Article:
Fantasy Football: At What Age Does A Running Back Decline? (2019)
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There are certain topics that come up throughout a fantasy owner’s lifecycle that force him to question everything he’s heard. If you don’t know what I mean, I’m talking about a stereotype that’s associated with fantasy players in which you don’t particularly believe to be true.
Whenever I hear such stereotypes, I want to do my best to try and debunk them to prove whether they’re right, or if someone just made it up one day and everyone else believed it to be true. One of the biggest ones I’d questioned was the timeline in which a player declined. At what age do certain positions start falling off?
When it comes to the running back position, most know that it’s a young man’s game, but what if there’s an aging running back still on an NFL roster and expected to get plenty of touches (think about someone like Marshawn Lynch). Most believe that those who have produced at an advanced age are just outliers, but I’m not the type to just accept things as they are without doing research, so I wanted to see if the fantasy results matched what everyone essentially believes.
The only way to test whether this was true was to go through a large sample size of data. I’ve accumulated a 12-year sample size with only one requirement to be included. The running back must have had 50 or more touches to be included in the sample, as this will eliminate players who never get a shot at a young age, and those who fizzled out of the league after a few years. After removing the players with less than 50 touches, we’re left with a total of 937 individual seasons, more than enough for a conclusion.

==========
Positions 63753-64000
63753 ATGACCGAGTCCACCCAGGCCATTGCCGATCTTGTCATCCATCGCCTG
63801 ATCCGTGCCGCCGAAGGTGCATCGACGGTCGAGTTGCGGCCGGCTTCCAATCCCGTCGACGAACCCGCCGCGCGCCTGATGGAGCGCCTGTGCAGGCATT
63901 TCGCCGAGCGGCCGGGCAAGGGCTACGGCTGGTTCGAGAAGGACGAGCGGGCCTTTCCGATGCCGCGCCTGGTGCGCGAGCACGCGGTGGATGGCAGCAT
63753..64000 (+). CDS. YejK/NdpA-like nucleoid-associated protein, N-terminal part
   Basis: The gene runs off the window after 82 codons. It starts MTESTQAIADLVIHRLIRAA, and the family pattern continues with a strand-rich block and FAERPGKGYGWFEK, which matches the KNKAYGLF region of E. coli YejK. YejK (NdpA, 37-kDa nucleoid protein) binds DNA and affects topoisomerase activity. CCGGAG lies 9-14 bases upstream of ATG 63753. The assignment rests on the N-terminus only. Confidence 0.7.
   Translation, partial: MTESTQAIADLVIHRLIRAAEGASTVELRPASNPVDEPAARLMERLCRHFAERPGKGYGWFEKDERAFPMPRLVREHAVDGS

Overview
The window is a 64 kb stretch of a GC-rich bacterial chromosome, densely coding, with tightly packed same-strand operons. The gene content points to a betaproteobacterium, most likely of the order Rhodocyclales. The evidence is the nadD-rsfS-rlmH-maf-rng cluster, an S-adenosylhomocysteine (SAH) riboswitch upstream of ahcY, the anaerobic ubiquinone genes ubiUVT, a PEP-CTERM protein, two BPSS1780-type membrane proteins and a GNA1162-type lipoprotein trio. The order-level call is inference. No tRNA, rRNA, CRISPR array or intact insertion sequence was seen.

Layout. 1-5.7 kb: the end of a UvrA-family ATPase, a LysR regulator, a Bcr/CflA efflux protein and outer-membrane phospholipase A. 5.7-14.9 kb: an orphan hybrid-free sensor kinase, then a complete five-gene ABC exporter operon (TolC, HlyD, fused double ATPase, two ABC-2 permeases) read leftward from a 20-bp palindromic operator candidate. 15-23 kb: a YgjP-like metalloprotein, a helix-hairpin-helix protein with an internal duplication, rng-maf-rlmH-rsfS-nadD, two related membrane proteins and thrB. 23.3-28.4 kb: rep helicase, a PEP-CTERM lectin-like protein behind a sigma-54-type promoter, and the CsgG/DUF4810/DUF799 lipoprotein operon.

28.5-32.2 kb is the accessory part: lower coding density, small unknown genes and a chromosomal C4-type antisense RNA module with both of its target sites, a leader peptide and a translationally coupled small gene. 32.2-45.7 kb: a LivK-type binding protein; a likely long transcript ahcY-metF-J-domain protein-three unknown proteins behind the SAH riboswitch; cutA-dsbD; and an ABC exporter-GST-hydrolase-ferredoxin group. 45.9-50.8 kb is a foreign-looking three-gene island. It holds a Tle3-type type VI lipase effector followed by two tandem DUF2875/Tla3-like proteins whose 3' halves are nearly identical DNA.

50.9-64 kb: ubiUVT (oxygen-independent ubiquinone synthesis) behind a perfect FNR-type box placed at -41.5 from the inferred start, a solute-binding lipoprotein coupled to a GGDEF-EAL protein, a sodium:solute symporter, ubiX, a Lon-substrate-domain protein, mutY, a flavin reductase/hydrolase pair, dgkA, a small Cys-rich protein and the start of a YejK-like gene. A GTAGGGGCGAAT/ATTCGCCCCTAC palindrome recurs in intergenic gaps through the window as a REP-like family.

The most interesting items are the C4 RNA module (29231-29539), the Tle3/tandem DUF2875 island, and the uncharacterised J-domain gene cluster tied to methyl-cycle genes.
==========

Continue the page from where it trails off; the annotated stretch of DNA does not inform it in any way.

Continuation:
Upside (Top-Five Potential)
When drafting a player in the early rounds, you want to ensure they can not only live up to their draft position, but hopefully exceed it. Is there a player falling down draft boards due to his age and perceived drop-off? Just how young are some running backs who’ve finished in this area? This chart identifies when a player may lose some of that elite potential.
If you’ve checked out the wide receiver piece, you’d know that no wide receiver has finished top-five at younger than 22 years old. It’s not that way with running backs, as three of them have accomplished that feat over the last 12 years. While wide receivers get better with age, running backs are essentially the opposite. There have been 116 running backs who’ve taken the field at age 22 or younger, and nine of them have finished as top-five options, or 7.8 percent. Judging by the chart, a running back should be considered “in his prime” from the time he enters the league until age-28.
There’s a steep cliff that running backs fall off once they turn 29 years old, though. There has been just 5-of-173 individual seasons that have netted a top-five finish among running backs who are 29 or older. That amounts to just 2.9 percent. And it’s important to keep in mind that only the best-of-the-best are still playing at that age. The carries eventually take a toll and the players lose their upside. Some big-name players who have already hit the dark side (or will in 2019) include: Dion Lewis (29), Mark Ingram (30), LeSean McCoy (31), and Adrian Peterson (34). Over the last two years, this exact article warned you about Latavius Murray in 2017 and then LeSean McCoy in 2018, who were both tremendous busts.